PCI Requirement 9.9.2 – Periodically Inspect Device Surfaces to Detect Tampering or Substitution

PCI Requirement 9.9.2 – Periodically Inspect Device Surfaces to Detect Tampering or Substitution

Inspect for Tampering or Substitution

PCI Requirement 9.9.2 is focused specifically on the physical inspection of devices that physically interact with payment card information. It states, “Periodically inspect device surfaces to detect tampering or substitution.” Complying with PCI Requirement 9.9.2 minimizes the potential use of fraudulent card-reading devices because periodic inspections will help you more quickly detect tampering and substitution.

Examples of Tampering

Tampering could be detected in many ways. If you see unexpected attachments or cables plugged into your device or different color casings, be suspicious. Photographs of devices that are known to be secure can be used to compare a device’s current appearance with its original appearance to see whether it has changed. Be especially on guard for finding a card skimmer attached to one of your card-reading devices.

Examples of Substitution

Does a device having missing or changed security labels? Have you checked serial numbers to verify nothing has been swapped with a fraudulent device? There are many methods to detect substitution. The PCI DSS also suggests using a secure marker, like a UV light marker, to mark your device’s surfaces.

Period Inspections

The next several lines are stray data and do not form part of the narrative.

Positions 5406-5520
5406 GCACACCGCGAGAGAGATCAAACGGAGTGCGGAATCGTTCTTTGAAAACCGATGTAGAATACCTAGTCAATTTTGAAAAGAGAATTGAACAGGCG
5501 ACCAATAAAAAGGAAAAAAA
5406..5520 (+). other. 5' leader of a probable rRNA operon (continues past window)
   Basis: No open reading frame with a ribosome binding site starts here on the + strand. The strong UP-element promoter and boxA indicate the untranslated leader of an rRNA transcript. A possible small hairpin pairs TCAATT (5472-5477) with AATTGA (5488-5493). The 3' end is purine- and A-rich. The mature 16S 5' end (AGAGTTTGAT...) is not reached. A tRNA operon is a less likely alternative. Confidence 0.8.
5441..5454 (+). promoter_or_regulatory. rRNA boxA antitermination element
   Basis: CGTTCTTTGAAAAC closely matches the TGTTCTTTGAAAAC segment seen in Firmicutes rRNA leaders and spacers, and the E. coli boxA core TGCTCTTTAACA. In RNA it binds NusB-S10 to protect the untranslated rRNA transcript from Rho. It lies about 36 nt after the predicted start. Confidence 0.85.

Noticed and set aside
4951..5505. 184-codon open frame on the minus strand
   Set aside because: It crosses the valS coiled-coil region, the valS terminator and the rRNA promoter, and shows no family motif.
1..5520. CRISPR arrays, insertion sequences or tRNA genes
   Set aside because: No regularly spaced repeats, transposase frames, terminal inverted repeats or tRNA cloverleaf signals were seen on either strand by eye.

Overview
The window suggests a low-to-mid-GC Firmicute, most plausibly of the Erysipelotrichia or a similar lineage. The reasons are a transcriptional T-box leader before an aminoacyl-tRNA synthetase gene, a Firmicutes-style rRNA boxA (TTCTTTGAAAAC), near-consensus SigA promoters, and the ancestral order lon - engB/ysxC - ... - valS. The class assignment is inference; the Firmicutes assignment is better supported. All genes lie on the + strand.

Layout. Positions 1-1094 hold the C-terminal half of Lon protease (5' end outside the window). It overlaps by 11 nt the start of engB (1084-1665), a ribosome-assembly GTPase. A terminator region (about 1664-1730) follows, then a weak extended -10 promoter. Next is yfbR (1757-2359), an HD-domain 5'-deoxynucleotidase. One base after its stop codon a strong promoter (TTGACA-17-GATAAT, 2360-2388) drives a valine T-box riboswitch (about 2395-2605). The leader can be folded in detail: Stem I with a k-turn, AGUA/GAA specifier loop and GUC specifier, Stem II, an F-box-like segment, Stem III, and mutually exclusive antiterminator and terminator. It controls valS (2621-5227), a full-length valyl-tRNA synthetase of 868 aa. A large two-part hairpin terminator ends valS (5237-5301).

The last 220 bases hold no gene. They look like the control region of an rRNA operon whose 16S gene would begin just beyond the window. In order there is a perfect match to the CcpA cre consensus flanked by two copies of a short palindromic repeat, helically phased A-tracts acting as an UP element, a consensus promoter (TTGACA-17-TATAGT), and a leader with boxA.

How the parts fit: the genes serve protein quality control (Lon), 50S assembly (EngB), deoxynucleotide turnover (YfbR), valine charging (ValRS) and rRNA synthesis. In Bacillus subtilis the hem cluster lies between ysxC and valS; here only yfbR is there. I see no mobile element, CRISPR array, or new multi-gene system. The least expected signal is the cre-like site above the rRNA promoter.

The location of the device, supervision of the device, and your annual risk-assessment process should all be factored into determining the frequency and type of inspections to implement. The PCI DSS explains, “Devices left in public areas without supervision by the organization’s personnel may have more frequent inspections than devices that are kept in secure areas or are supervised when they are accessible to the public.”

Video Transcript

PCI Requirement 9.9.2 is specifically focused on the physical inspection of devices that you might have that interact with cardholder data. You are required to train your staff on how to inspect these devices. What are the types of things they’d be looking for to ensure they’ve not been modified? From an attacker’s perspective, individuals were buying these PTS devices off of eBay, compromising them, and selling them or sending them out to stores, compromising the information that would be flowing through them. This requirement is meant to address that. From an assessment perspective, we’ll be looking for the training that you’ve provided staff with, the policies and procedures you have around this, the training material you have, and evidence that you periodically inspect these devices for any unauthorized modification or tampering.

0 replies

Leave a Reply

Want to join the discussion?
Feel free to contribute!

Leave a Reply

Your email address will not be published. Required fields are marked *